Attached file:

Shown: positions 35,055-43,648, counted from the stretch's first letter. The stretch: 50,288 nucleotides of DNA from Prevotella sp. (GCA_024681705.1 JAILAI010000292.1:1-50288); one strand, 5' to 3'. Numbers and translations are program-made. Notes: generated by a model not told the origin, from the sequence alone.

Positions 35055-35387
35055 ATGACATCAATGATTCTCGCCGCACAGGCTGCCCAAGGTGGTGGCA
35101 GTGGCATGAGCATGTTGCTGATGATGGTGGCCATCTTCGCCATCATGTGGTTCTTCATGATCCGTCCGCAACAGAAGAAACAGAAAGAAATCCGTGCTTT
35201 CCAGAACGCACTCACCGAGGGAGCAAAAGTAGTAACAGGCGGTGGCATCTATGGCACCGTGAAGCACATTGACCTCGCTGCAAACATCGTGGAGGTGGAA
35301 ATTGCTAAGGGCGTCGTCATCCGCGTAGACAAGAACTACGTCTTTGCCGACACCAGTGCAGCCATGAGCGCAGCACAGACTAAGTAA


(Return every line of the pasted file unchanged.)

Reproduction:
Shown: positions 35,055-43,648, counted from the stretch's first letter. The stretch: 50,288 nucleotides of DNA from Prevotella sp. (GCA_024681705.1 JAILAI010000292.1:1-50288); one strand, 5' to 3'. Numbers and translations are program-made. Notes: generated by a model not told the origin, from the sequence alone.

Positions 35055-35387
35055 ATGACATCAATGATTCTCGCCGCACAGGCTGCCCAAGGTGGTGGCA
35101 GTGGCATGAGCATGTTGCTGATGATGGTGGCCATCTTCGCCATCATGTGGTTCTTCATGATCCGTCCGCAACAGAAGAAACAGAAAGAAATCCGTGCTTT
35201 CCAGAACGCACTCACCGAGGGAGCAAAAGTAGTAACAGGCGGTGGCATCTATGGCACCGTGAAGCACATTGACCTCGCTGCAAACATCGTGGAGGTGGAA
35301 ATTGCTAAGGGCGTCGTCATCCGCGTAGACAAGAACTACGTCTTTGCCGACACCAGTGCAGCCATGAGCGCAGCACAGACTAAGTAA